Further information on research design is available in the Nature Research Reporting Summary linked to this article.
The coordinates and structure factors for 7D6:RBD, 6D6:RBD have been deposited in the Protein Data Bank (accession nos. 7EAM and 7EAN). The amine acid sequence of 7D6 and 6D6 in this study are provided in Table S6 in Supplementary Information. Source data are provided with this paper.
Zhou, P. et al. A pneumonia outbreak associated with a new coronavirus of probable bat origin. Nature 579, 270–273 (2020).
Burki, T. Understanding variants of SARS-CoV-2. Lancet 397, 462 (2021).
Wang, C., Horby, P. W., Hayden, F. G. & Gao, G. F. A novel coronavirus outbreak of global health concern. Lancet 395, 470–473 (2020).
Barnes, C. O. et al. SARS-CoV-2 neutralizing antibody structures inform therapeutic strategies. Nature 588, 682–687 (2020).
Ju, B. et al. Human neutralizing antibodies elicited by SARS-CoV-2 infection. Nature 584, 115–119 (2020).
Thomas, K. & Kolata, G. President Trump Received Experimental Antibody Treatment. https://www.nytimes.com/2020/10/02/health/trump-antibody-treatment.html (2020).
Li, T., Zhang, T., Gu, Y., Li, S. & Xia, N. Current progress and challenges in the design and development of a successful COVID-19 vaccine. Fundamental Res. 1, 139–150 (2021).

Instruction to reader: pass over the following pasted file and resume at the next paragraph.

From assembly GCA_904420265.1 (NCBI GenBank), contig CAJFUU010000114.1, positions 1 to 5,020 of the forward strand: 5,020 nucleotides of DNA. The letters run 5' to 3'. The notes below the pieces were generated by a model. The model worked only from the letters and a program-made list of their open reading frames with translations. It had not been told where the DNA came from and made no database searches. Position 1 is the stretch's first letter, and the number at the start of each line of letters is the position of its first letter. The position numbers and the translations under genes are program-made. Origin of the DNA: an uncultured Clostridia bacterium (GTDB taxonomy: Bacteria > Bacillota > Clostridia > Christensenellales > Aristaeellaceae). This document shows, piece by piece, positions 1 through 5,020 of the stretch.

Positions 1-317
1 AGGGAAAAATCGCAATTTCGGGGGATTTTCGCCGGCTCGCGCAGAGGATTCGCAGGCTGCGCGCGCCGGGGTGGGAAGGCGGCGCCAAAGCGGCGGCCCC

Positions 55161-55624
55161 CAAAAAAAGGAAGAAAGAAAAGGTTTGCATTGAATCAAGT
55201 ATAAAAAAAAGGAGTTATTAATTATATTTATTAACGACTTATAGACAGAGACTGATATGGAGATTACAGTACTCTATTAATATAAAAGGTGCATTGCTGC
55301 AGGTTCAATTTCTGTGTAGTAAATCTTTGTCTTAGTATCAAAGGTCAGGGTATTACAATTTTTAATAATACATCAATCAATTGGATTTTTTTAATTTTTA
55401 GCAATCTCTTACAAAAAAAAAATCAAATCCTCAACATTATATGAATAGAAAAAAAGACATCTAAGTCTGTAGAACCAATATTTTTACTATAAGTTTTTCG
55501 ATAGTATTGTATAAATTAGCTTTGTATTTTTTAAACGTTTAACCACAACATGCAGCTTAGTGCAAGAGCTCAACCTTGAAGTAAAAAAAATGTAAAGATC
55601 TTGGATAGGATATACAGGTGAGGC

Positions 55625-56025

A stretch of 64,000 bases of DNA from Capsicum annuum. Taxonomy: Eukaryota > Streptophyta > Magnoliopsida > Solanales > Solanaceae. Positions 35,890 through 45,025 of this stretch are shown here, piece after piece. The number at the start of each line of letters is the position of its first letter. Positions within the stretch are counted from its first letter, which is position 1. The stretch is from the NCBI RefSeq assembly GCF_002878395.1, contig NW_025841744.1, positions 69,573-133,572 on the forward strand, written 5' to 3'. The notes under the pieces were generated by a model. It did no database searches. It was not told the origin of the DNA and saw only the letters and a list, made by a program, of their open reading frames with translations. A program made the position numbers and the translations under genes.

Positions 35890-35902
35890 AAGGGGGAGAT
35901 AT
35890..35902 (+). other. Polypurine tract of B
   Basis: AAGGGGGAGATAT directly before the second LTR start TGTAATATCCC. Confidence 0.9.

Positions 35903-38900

Wang, P. et al. Antibody resistance of SARS-CoV-2 variants B.1.351 and B.1.1.7. Nature 593, 1–9 (2021).
Hoffmann, M. et al. SARS-CoV-2 variants B.1.351 and P.1 escape from neutralizing antibodies. Cell 184, 2384–2393.e12 (2021).
Wang P, et al. Increased resistance of SARS-CoV-2 variant P.1 to antibody neutralization. Cell Host Microbe 29, 747–751.e4, https://doi.org/10.1016/j.chom.2021.04.007 (2021).
Garcia-Beltran, W. F. et al. Multiple SARS-CoV-2 variants escape neutralization by vaccine-induced humoral immunity. Cell 184, 2372–2383.e9 (2021).
Saphire, E. O. et al. Crystal structure of a neutralizing human IgG against HIV-1: a template for vaccine design. Science 293, 1155–1159 (2001).
Laursen, N. S. et al. Universal protection against influenza infection by a multidomain antibody to influenza hemagglutinin. Science 362, 598–602 (2018).
Hoffmann, M. et al. SARS-CoV-2 cell entry depends on ACE2 and TMPRSS2 and is blocked by a clinically proven protease inhibitor. Cell 181, 271–280.e278 (2020).
Matheson, N. J. & Lehner, P. J. How does SARS-CoV-2 cause COVID-19? Science 369, 510–511 (2020).
Wrapp, D. et al. Cryo-EM structure of the 2019-nCoV spike in the prefusion conformation. Science 367, 1260–1263 (2020).